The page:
However, while corner indices were a significant development, the United States is probably best known for the impact it had on standardizing playing card design and streamlining the manufacturing process. Most notably, the United States Playing Card Company, which has evolved into one of the largest playing card manufacturers in the world over the last 130+ years. Their signature Bicycle Playing Cards have set the standard for what most people picture when they think of a deck of cards.
What do the 4 Suits in a Deck Represent?
So, we know that there are 52 cards, 4 suits and 2 colors in a standard deck of cards. But, what does this all mean? That answer to this has been heavily debated.
Some historians suggest that these designs were meant to represent the 4 classes of Medieval society. However, there are some major disparities that impact the validity of this claim. For example, it’s believed that “coins” (which eventually became “diamonds”) represented “merchants” in the Latin Suits. Yet, this would have not held true for the French Decks because “diamonds” were much more closely associated with the upper class and wealthy aristocrats in France.
Others believe that the 4 suits may represent the four natural elements of Water (Hearts), Fire (Clubs), Earth (Diamonds) and Air (Spades) or even the four seasons. Some have taken this a step further by showcasing amazing correlations between the cards in a deck and a calendar year.
At the end of the day, it’s most likely that there wasn’t an extensive amount of thought and planning given to the symbolism behind these playing card designs. They were most likely commissioned by wealthy families and therefore reflect the tastes and interests of a noble person at that time.
The Court Cards Unique History
With that being said, the court cards do have a bit of fascinating history in their own right.
The court card imagery we know today was first developed by French card makers. Each one was actually modeled after famous historical figures. For example, the kings are all noteworthy rulers from history: Julius Caesar, King David, Charlemagne and Alexander the Great.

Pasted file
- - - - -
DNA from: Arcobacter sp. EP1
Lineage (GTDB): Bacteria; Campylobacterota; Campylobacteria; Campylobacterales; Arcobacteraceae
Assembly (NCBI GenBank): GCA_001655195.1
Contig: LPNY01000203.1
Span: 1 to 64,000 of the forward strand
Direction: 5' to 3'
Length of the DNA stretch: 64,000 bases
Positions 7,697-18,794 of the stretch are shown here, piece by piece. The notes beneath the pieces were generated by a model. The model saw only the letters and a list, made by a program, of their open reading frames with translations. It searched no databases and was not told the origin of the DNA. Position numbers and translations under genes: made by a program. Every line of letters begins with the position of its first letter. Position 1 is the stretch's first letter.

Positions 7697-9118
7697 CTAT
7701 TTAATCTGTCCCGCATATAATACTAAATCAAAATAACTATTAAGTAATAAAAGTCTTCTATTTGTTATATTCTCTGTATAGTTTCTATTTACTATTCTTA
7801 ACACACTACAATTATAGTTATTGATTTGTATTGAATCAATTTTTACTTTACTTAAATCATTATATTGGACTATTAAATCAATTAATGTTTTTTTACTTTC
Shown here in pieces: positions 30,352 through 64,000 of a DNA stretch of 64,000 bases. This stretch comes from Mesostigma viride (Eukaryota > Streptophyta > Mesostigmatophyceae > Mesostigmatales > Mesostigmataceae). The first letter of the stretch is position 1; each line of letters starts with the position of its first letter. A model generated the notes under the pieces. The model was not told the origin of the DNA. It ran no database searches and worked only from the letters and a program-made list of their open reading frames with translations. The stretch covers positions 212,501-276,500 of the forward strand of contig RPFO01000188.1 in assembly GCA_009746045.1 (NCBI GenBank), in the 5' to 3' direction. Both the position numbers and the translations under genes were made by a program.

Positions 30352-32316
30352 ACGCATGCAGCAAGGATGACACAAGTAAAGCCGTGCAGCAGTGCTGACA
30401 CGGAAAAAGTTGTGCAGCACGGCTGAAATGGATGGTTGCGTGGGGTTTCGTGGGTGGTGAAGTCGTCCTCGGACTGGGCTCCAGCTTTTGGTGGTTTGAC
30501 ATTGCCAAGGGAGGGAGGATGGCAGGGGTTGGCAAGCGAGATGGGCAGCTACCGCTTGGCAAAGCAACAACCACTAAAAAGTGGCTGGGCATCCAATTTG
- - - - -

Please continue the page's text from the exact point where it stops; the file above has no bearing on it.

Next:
The Queens were not always a part of these court cards either. Earlier Spanish decks had Knights (or caballeros) in place of Queens, while German decks had an Obermann (or upper man) and an Untermann (lower man). The latter would eventually become the modern day Jack.
Jacks were also originally known as “Knaves”. But, the slang term “Jack” was eventually adopted to avoid confusion since both the King and Knave started with the letter “K”.
The Queens were eventually reintroduced by the French and British. However, at one time, the English had a unique rule that allowed the ranking of the King and Queen in a card game to be swapped based on the gender of the person ruling over the monarchy at the time.
While we’re on the subject, the King of Hearts is also one of the most discussed playing cards due to the fact it looks like he’s impaling himself in the head with his sword. Known as the “Suicide King”, this imagery is actually a result of a printing error and not some sort of deep symbolism.
As playing cards began to be printed quicker and in larger quantities, the integrity of the artwork began to suffer. Printing blocks began to wear out from the constant strain and card makers would just copy the blocks or cards instead of making new blocks. Any errors would then get amplified each time, eventually leading to the edge of the King of Heart’s sword disappearing completely.
The Ace of Spades
During the French Revolution, the Ace was shifted from the lowest card in the deck to the highest card as a symbolic gesture of peasants rising up to conquer royalty. Around this same time, the Ace of Spades also emerged as the most prominent playing card.
When the English government implemented a tax on playing cards in the 18th century, card makers would have to prove they paid their tariffs by placing a special stamp on their Ace of Spades. This eventually evolved into extremely lavish designs that were more difficult to forge (a crime that was punishable by death, by the way). And, while this playing card tax is no longer enforced, the Ace of Spades continues to feature the boldest design in most decks of cards from standard decks of cards to elaborate custom playing cards.